I was lucky enough to get one of the Port80 early bird tickets, so I’ll be there. Tickets are still available for £49, plus VAT.
The talks will be on useful subjects like content strategy, site speed, project management, progressive enhancement, dealing with clients, native apps vs. responsive, personality on the web and more on responsive design. On the subject of responsive design, the newly launched Port80 website is a great example of exactly that.
You can follow @port80events for updates. The hashtag du jour is #p80N. You should also follow @Joel_Hughes who made this happen.
Kickoff is at 8:30 am on Friday 25th May 2012 at the University of Wales, Newport.
The Listserve is an e-mail lottery where one person a day wins the chance to write to the growing list of subscribers (currently 12,000+).
So far there have only been seven emails, including poetry, fiction, a rant about software stability, preaching about the Diva Cup, and thoughts about life. Nothing earth-shatteringly brilliant or terrible so far, but I imagine examples of both will come to my inbox eventually.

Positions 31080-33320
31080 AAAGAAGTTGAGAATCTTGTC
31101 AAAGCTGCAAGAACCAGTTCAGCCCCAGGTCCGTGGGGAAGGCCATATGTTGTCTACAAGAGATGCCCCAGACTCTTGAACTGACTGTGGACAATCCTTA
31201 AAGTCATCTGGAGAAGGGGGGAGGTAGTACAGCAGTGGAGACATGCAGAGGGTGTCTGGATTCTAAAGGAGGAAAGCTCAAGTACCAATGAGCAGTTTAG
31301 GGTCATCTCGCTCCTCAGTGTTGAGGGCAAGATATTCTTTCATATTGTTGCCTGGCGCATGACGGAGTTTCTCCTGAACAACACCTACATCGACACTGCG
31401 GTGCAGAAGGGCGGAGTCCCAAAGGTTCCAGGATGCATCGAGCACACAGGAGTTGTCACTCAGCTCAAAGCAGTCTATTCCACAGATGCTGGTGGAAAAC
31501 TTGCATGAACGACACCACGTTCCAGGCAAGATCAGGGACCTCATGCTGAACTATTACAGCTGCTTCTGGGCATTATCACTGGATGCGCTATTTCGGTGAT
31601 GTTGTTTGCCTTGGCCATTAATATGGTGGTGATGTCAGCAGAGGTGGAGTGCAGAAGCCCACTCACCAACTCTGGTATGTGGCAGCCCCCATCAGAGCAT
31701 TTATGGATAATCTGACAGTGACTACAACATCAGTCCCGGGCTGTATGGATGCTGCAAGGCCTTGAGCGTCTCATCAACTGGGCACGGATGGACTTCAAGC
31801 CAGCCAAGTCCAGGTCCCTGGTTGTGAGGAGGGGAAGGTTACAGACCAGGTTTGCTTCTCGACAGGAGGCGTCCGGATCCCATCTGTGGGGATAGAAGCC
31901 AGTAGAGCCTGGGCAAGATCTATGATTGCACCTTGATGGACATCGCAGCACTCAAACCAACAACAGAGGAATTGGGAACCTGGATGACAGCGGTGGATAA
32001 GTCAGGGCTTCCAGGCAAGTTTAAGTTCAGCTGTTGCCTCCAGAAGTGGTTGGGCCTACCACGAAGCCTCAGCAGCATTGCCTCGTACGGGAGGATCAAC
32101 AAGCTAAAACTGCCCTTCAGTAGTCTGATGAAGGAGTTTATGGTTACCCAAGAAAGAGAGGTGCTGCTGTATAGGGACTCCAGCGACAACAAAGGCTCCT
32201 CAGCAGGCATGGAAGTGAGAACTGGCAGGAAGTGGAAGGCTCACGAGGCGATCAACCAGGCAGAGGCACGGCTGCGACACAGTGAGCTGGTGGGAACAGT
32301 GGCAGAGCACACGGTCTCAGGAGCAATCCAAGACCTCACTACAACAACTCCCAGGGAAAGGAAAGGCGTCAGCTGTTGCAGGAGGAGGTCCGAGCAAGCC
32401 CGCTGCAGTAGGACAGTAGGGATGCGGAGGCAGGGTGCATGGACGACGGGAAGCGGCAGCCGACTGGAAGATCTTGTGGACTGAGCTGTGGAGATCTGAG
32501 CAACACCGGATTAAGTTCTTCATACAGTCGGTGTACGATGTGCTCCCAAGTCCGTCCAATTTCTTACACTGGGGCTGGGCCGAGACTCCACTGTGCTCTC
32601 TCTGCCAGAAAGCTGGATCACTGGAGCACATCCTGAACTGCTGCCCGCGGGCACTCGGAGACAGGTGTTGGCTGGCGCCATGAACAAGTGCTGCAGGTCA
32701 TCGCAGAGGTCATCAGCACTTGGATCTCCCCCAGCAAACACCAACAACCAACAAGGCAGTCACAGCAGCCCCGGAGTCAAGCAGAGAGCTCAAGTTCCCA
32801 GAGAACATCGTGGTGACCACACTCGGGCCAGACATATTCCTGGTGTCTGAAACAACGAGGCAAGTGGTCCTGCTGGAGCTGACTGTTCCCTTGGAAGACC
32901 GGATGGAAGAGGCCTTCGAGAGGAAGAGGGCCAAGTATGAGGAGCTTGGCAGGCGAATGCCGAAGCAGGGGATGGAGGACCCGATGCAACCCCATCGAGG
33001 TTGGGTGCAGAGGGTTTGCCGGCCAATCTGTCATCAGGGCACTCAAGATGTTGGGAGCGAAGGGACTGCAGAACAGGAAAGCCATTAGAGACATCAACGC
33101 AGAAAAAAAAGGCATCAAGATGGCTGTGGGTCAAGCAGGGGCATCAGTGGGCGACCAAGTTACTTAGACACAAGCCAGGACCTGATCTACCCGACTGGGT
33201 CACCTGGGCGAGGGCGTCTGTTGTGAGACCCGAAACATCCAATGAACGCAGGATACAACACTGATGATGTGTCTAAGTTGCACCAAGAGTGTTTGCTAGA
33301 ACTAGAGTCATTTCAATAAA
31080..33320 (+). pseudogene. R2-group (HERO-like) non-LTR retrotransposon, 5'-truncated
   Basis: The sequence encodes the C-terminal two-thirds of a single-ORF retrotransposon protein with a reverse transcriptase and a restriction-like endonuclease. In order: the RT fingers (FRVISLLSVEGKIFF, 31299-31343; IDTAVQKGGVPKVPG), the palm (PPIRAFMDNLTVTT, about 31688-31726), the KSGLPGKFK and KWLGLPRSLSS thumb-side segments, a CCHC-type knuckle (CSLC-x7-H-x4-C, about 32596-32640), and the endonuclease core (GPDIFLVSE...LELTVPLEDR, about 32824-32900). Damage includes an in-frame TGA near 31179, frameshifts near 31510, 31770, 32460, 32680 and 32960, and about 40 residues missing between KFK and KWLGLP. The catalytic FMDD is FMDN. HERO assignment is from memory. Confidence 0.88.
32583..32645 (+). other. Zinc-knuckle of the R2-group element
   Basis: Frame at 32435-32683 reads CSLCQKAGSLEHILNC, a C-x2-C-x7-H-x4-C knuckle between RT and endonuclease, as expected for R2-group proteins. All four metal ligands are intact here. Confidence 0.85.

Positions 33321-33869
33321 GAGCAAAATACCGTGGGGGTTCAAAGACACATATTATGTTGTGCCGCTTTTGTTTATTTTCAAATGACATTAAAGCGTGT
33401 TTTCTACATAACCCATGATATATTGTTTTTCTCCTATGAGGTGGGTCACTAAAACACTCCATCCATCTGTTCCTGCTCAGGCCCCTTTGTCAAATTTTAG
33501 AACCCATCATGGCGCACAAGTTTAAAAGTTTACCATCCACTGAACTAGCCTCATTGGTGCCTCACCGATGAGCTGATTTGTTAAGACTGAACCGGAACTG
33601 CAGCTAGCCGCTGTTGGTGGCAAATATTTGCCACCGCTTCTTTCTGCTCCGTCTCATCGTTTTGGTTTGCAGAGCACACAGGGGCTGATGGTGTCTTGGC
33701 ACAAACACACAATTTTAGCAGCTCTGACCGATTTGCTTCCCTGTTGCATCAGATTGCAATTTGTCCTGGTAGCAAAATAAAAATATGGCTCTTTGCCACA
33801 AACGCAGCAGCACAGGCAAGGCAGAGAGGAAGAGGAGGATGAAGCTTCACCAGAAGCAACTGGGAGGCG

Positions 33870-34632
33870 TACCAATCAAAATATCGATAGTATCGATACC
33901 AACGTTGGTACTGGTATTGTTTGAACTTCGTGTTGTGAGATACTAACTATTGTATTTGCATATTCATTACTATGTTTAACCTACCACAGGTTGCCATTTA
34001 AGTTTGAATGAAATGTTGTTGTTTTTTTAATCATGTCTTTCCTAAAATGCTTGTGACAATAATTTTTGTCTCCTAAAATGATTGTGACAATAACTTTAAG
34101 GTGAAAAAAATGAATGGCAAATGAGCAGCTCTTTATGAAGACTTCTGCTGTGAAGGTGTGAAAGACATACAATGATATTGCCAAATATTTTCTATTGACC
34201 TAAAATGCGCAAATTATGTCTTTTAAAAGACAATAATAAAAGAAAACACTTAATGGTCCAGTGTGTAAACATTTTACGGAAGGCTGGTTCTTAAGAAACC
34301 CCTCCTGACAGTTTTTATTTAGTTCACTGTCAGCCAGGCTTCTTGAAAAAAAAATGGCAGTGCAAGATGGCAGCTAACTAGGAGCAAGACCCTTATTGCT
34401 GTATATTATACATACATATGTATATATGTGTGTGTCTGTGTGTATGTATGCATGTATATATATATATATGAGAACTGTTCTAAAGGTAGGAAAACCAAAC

I had to check this out on Google Trends for myself. Continue reading
GamesDev South Wales started up fairly recently and plan to meet every month. The next gathering is upstairs in O’Neill’s this April 25th at 7.30.
We’re trying to find anyone involved in the computer games industry in South Wales – whether AAA, indie, mobile, social, handheld, desktop or whatever – and get them together. Students and hobbyists are welcome, too!
They are also on Twitter and seem to organise via their Google Group.
I don’t work in game development, but I’d love to! If you’re interested in that, then you’ll probably be interested in this… Continue reading
This is a great talk, full of clever ideas and inspiration.
Bret is a natural speaker, and here he’s talking about the importance of finding a guiding principle for your work, using the example of his own principle (that ‘creators need an immediate connection to what they create’). Continue reading
This is clearly a work of genius! Like Falling Down for the me generation.